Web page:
We'd played our first gig with a stage and PA system in another youth club, and 'Octave' was the PA Company. They told us they had a studio in Edmonton, so it worked out great. It was also cheaper. We decided to put out a 7" ourselves.
We took a bus to the pressing plant, then three weeks later went back and brought home 500 singles on the bus. We put every single one of those bastards in the sleeves we'd had printed and then took them 'round to all the independent stores and distributors that we could find. God only knows how they sold them. We waited outside the BBC's 'Broadcasting House' to give a copy to John Peel, who played it on his show.
Not thinking that he'd actually really play it, we missed it. We took a copy to give to Crass at their house in the wilds of Epping Forest, and amazingly, Penny Rimbaud offered to put out our next record on the label. It took another year to get round to recording, but it was well worth the wait. By the time we did get around to the recording, Chief had left the band (he may have been sacked!), to be replaced by Philip Barker.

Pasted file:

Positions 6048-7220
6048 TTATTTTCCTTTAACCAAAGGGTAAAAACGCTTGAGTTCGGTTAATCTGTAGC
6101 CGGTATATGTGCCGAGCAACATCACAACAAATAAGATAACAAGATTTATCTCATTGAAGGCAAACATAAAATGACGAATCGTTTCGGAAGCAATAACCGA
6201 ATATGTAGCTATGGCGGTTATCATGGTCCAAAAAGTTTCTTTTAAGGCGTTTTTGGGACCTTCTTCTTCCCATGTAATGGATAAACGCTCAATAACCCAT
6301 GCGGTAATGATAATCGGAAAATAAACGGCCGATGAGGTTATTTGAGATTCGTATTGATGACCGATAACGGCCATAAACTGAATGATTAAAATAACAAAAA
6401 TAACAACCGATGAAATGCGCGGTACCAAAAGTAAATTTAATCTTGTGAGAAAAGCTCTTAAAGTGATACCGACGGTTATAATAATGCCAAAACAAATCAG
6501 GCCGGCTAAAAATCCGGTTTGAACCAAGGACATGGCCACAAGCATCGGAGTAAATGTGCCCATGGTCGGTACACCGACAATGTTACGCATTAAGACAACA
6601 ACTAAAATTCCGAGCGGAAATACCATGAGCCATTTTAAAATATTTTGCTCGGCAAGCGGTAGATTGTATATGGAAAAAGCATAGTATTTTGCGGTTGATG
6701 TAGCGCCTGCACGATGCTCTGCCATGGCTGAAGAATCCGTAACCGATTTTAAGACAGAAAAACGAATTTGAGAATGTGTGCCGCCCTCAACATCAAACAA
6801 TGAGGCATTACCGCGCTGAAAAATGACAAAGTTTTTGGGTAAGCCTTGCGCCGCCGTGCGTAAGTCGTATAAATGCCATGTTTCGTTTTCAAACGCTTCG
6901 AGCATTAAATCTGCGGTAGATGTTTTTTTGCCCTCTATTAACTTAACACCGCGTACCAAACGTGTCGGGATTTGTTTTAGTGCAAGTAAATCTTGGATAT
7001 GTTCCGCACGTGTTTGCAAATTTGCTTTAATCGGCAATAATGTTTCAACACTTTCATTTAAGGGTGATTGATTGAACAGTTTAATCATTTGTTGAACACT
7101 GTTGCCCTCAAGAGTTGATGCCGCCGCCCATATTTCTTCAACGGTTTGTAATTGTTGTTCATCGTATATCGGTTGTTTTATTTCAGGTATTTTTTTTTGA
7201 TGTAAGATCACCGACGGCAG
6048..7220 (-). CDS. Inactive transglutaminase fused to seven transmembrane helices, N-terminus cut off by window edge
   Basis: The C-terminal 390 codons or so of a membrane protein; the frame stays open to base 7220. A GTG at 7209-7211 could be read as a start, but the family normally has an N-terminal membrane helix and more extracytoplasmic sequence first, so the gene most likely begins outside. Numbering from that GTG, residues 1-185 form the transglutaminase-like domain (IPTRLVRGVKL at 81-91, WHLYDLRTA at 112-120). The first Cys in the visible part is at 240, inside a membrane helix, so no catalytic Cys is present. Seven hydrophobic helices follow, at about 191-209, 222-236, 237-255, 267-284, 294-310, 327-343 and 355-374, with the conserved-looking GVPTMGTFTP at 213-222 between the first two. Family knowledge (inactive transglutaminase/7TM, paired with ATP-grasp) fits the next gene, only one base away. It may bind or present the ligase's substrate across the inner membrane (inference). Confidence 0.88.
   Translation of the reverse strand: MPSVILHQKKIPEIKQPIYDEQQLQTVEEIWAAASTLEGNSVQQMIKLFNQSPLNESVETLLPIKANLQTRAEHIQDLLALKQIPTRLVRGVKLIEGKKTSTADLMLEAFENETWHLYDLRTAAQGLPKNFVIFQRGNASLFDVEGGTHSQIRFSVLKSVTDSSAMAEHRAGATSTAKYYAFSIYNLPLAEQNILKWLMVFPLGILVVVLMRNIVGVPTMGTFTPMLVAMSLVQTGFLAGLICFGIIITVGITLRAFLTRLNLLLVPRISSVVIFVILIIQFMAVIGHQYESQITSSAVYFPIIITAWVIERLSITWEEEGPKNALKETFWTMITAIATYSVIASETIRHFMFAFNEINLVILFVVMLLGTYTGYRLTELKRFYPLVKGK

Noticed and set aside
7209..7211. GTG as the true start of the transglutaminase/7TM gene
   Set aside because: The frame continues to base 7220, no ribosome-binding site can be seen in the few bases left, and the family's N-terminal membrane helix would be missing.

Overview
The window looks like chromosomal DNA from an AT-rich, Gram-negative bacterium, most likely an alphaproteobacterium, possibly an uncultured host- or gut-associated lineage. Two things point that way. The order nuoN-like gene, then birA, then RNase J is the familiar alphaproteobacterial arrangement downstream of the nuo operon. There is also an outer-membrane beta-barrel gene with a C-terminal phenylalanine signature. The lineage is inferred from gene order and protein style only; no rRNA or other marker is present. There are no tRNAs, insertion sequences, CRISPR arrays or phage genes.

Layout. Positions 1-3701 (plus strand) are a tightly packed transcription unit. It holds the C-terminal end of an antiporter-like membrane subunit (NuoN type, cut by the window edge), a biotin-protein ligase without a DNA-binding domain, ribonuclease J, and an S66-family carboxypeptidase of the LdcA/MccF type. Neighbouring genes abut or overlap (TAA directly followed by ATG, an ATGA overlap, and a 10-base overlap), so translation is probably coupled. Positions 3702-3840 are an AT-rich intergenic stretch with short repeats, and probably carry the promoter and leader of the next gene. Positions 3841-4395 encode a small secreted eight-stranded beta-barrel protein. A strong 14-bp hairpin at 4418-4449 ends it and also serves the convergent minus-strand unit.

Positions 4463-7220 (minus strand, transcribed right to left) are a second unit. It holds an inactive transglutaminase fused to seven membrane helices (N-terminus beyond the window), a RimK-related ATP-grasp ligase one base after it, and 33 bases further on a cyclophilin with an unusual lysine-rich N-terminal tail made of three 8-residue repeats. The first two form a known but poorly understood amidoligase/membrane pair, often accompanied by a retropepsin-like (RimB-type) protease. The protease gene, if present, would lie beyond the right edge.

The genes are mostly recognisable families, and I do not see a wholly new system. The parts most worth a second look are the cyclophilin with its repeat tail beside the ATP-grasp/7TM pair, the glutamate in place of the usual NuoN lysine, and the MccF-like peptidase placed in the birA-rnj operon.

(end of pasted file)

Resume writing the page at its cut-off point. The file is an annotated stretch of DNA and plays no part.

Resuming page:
Philip was a fan of LOK and drummer of another local band Klee; who had blagged a gig or two with us. Furious rehearsals at our new luxury complex, 'Waller Studios' (Dannys' dads' garage), and off we trooped to Southern Studios in London N22. Paul and Tony, especially, were fans of Crass from around '78, when they'd heard their demo tape at Small Wonder records. Instantly hooked, they bought everything the band released, went to as many shows as they could and became friendly with them, a friendship which still lasts today. LOK only ever got to play one show with Crass, at a huge all-day squat gig on Xmas eve 1982 at the 'Zig-Zag' club in West London (after which we went and played another show that night!).